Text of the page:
You can find gold in those Martian hills! At least, that’s what it looked like when the Curiosity rover came across this gleaming rock in 2018. But scientists believe it could be a meteorite, similar to the rover’s discovery in 2015, where a huge metal meteorite was found on Mars.

Image Credits: Wikipedia/NASA/JPL-Caltech/Public Domain


Although the Opportunity rover could never prove the existence of life on Mars, it did send an image in 2004 that made many people’s hearts race. It discovered a strange object that looked like a long-eared bunny rabbit! But NASA engineers ruled out the possibility of being a living creature, stating that it was possibly a soft material such as cotton that could've just come from the vehicle.

Image Credits: Wikimedia Commons/Public Domain


NASA's Viking 1 probe stunned the world when it captured the “Face of Mars” in 1976. Some people viewed the nearly 2-mile-long apparent face as a monument to a long-forgotten Martian civilization. But NASA described the feature as a “huge rock formation...that resembles a human head...formed by shadows giving the illusion of eyes, nose, and mouth.”

Image Credits: Wikimedia Commons/Viking 1, NASA/Public Domain


In 2012, the Curiosity rover sent back images of a group of dark rocks called Rocknest. It didn’t take long for the eagle-eyed UFOlogist, Scott C. Warning, to identify an apparent squirrel in the picture, saying it was a “cute rodent on Mars” with its body clearly visible. But if you look at the image carefully, you’ll realize it’s just another rock and not a squirrel. Most probably, Warning suffered from what we call pareidolia, a tendency of spotting familiar objects in random things.

Image Credits: Wikimedia Commons/NASA/JPL-Caltech/MSSS/Public Domain


You must be wondering: Why is this dune blue? Is it an indication that Mars' surface is blue and not red? Wait, let us clear things up for you. First of all, the surface of Mars is not blue. And secondly, the dune is blue because the image was taken in infrared light to help display the composition of sand there. Remember, there's a reason why Mars is called the "Red Planet!"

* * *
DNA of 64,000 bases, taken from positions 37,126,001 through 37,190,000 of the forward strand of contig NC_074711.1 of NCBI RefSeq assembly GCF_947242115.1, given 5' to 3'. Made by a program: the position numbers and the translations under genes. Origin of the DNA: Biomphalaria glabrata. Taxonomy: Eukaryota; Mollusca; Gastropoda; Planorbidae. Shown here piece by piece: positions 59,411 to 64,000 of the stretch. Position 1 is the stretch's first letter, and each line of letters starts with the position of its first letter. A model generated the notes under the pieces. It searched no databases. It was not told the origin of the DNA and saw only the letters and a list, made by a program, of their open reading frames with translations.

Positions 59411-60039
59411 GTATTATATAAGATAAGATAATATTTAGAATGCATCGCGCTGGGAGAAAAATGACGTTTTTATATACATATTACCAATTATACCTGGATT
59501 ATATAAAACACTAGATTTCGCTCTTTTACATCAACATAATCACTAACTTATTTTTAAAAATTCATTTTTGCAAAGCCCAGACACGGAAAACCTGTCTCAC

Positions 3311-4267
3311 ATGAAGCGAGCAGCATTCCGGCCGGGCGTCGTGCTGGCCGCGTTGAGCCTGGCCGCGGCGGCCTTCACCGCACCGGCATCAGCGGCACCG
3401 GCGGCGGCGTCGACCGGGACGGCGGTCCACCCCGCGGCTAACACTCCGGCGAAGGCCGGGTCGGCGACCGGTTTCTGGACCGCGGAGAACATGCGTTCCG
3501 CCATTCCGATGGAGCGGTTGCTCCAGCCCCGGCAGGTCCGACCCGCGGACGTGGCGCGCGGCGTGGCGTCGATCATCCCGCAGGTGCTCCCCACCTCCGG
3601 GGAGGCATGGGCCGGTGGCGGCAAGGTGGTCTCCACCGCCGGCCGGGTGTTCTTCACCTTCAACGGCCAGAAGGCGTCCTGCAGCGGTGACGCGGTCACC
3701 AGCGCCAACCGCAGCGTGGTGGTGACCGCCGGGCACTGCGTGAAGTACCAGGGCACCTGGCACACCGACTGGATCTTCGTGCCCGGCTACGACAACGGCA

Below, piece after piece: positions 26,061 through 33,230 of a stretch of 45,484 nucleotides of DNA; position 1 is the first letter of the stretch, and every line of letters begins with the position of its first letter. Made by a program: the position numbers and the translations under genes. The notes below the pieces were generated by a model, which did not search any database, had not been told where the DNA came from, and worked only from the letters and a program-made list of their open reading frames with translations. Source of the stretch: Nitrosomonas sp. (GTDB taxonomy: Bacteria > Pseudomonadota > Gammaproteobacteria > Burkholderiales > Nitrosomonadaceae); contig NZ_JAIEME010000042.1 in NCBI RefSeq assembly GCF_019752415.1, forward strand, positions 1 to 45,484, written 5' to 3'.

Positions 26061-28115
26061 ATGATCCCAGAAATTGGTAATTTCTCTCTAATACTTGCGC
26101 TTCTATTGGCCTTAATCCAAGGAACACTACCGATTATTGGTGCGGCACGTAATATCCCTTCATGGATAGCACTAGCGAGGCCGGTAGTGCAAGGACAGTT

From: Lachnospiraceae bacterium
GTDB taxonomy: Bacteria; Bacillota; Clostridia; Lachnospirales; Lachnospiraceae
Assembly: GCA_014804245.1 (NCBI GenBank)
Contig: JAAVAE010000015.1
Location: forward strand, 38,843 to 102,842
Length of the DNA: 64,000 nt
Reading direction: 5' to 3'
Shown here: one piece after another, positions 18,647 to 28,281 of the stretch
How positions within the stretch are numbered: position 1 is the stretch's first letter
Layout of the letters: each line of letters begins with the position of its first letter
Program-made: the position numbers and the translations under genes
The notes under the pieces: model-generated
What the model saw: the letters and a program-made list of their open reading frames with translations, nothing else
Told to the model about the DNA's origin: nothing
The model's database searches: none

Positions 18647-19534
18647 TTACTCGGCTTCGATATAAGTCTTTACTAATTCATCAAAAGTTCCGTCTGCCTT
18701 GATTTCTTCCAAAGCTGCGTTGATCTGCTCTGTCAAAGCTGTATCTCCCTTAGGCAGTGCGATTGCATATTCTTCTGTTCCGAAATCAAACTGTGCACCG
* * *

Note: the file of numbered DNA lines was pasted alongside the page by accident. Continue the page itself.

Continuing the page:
Image Credits: Wikimedia Commons/NASA/JPL-Caltech/Univ. of Arizona/Public Domain


In 2014, NASA’s Curiosity rover sent back images of an unusual rock that looked like a femur bone from a human thigh. People came up with strange theories again, claiming that the rocks were actually human remains. But according to scientists, the oddly-shaped rock was most likely the product of wind or water erosion. Scientists would want to scream it from the rooftops if NASA ever discovered human remains on Mars!

Image Credits: Wikimedia Commons/NASA/JPL-Caltech/MSSS/Public Domain


In 2018, NASA's Mars Reconnaissance Orbiter discovered a tadpole-like structure on the red planet’s surface. But it turned out to be a circular crater with a carved-out tail due to water movement. While Mars has had a long-distance watery past, it doesn’t currently support amphibian life, so a tadpole … not possible! 

Image Credits: NASA/JPL-Caltech/Univ. of Arizona


The world was taken by surprise once again in 2016 when NASA’s Curiosity rover spotted a strange jet on the surface of Mars. But in reality, it was just a dust devil, much like what we experience here on Earth. However, these towering dust devils are a weather hazard on Mars, and future human visitors should be prepared to deal with them.

Image Credits: NASA/JPL/UArizona


If the statue and weird tadpole-like crater weren't enough to explain how bizarre the red planet's discoveries can get, here's another weird structure found on Mars. In 2009, the Opportunity Rover spotted a strange rock on the red planet’s surface. After composition measurements, NASA's team confirmed that this rock was actually an iron-nickel meteorite.